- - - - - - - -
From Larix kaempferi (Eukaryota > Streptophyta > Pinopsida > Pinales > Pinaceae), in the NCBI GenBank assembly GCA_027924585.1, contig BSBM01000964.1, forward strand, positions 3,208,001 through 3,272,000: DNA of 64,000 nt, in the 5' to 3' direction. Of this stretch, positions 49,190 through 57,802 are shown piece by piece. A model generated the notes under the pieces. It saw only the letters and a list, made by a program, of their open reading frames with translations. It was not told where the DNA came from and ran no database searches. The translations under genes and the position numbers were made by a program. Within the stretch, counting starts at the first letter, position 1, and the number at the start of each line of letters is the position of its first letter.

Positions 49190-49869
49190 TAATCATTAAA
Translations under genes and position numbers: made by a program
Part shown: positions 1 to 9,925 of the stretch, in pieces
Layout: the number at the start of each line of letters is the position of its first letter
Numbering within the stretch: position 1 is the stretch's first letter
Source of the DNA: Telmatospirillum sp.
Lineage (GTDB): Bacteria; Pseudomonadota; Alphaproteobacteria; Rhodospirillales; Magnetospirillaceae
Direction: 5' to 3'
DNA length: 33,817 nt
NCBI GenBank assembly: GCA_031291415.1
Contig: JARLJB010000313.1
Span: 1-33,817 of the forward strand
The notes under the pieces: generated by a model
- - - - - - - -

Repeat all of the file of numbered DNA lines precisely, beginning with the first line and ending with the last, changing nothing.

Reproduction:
From Larix kaempferi (Eukaryota > Streptophyta > Pinopsida > Pinales > Pinaceae), in the NCBI GenBank assembly GCA_027924585.1, contig BSBM01000964.1, forward strand, positions 3,208,001 through 3,272,000: DNA of 64,000 nt, in the 5' to 3' direction. Of this stretch, positions 49,190 through 57,802 are shown piece by piece. A model generated the notes under the pieces. It saw only the letters and a list, made by a program, of their open reading frames with translations. It was not told where the DNA came from and ran no database searches. The translations under genes and the position numbers were made by a program. Within the stretch, counting starts at the first letter, position 1, and the number at the start of each line of letters is the position of its first letter.

Positions 49190-49869
49190 TAATCATTAAA
Translations under genes and position numbers: made by a program
Part shown: positions 1 to 9,925 of the stretch, in pieces
Layout: the number at the start of each line of letters is the position of its first letter
Numbering within the stretch: position 1 is the stretch's first letter
Source of the DNA: Telmatospirillum sp.
Lineage (GTDB): Bacteria; Pseudomonadota; Alphaproteobacteria; Rhodospirillales; Magnetospirillaceae
Direction: 5' to 3'
DNA length: 33,817 nt
NCBI GenBank assembly: GCA_031291415.1
Contig: JARLJB010000313.1
Span: 1-33,817 of the forward strand
The notes under the pieces: generated by a model